There aren’t too many plants or food items that gets growers more excited than garlic. Sure, some folks get mushroom fever in the fall, and cannabis is all the rage, but garlic gets almost all gardeners hyped.
Why? After all, it’s just another onion (allium). Onions don’t command upwards of $15/lb. I’ve never heard of a Leek Festival. Apparently the labourers who built the pyramids were partially paid in garlic — I don’t think that shallots would have even got the Sphinx completed.
Garlic is easy to grow, but it takes some practise to get big high quality bulbs. The most important thing is to start with very large locally grown cloves that are proven and acclimatized to our region.
Never attempt to plant (or eat) store-bought imported crap, especially from China. Most of it is bleached, irradiated and fumigated to prevent sprouting. It could be years old and grown in a toxic environment. Yuk!
I truely believe the Pemberton to Lytton corridor grows some of the finest garlic in the world. In all my travels, in which I’m always scouting for garlic at markets, I have never seen or tasted better. We are fortunate to be able to grow both the more hardy and flavourful hardnecks and the more typical softnecks grown in the south. We are blessed with mineral rich soils, pleasant weather in October for planting, just enough insulating snow, an early spring, ample rain into June and a hot dry summer to force bulbing and easy harvesting. The most perfect scenario!
My interest in garlic happened unassumingly about 25 years ago by reading a book called the Garlic Testament. It was a zen and the art of growing garlic type novel written by a hobby garlic farmer in New Mexico. It was part informative, part biography, part philosophy. I don’t think it even comes close to the best book written on the subject, but the lifestyle intrigued me. That autumn, I bought 5 lb off an old hippie friend who lives on the Highline Road and the rest is history. I now grow over 12,000 bulbs.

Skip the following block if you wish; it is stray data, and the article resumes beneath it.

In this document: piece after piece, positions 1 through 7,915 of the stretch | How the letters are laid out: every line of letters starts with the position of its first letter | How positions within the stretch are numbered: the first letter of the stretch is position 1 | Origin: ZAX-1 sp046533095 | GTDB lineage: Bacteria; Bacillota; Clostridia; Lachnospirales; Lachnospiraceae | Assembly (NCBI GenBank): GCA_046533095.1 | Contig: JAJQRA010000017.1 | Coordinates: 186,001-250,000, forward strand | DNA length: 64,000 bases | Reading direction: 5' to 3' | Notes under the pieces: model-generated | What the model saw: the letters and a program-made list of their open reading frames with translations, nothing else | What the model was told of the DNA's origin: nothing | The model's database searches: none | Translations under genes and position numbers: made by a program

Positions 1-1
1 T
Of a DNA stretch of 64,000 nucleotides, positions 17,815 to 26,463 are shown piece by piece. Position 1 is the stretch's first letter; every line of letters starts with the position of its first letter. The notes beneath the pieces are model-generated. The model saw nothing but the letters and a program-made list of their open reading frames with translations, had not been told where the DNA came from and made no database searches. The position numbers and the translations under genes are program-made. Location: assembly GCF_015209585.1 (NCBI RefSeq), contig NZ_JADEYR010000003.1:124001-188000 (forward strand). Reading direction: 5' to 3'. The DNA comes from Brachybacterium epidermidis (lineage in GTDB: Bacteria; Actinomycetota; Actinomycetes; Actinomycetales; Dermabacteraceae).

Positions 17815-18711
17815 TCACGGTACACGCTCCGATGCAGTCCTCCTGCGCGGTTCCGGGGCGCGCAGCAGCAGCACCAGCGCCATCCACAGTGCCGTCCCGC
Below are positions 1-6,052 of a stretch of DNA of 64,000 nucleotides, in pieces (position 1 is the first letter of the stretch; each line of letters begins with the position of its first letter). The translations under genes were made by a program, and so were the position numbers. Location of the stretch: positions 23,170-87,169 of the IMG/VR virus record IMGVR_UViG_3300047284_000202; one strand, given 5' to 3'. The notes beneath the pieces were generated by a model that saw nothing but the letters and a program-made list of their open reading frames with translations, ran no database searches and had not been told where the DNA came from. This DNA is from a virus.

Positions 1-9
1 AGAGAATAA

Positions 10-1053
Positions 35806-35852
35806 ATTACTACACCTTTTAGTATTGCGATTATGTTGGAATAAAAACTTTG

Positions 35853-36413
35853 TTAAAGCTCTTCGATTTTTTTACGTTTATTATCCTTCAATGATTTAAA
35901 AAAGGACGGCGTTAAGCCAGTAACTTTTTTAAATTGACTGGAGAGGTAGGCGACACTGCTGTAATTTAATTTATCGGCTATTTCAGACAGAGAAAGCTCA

The local homesteaders of the 60’s, 70′ and 80’s were probably unaware that the were planting the seeds of a future craze. The Rocombole Variety was introduced by the “back to the landers” between D’arcy and Seton; the Red Russian from the Doukhabour settlement up in the Haylemore and Barkley Valleys; the Porecelains from the commune at the Langstaff Farm in Birken. If you’re a misfit, garlic is the crop for you.
Nowadays, everyone with a garden has caught the fever. Take a drive up the Meadows and you will see lots of patches, big and small. And why not? It’s easy, healthy, tasty and gets people excited, talking and posting photos on social media… about a bulb in the onion family. Go figure.
The Annual Garlic Festival , Saturday August 25th at Willowcraft Farm in Poole Creek (Birken) is being sanctioned and promoted by the Pemberton Arts Council this year. Everyone is welcome after 4pm. There will be food, drink, live music and of course… Garlic!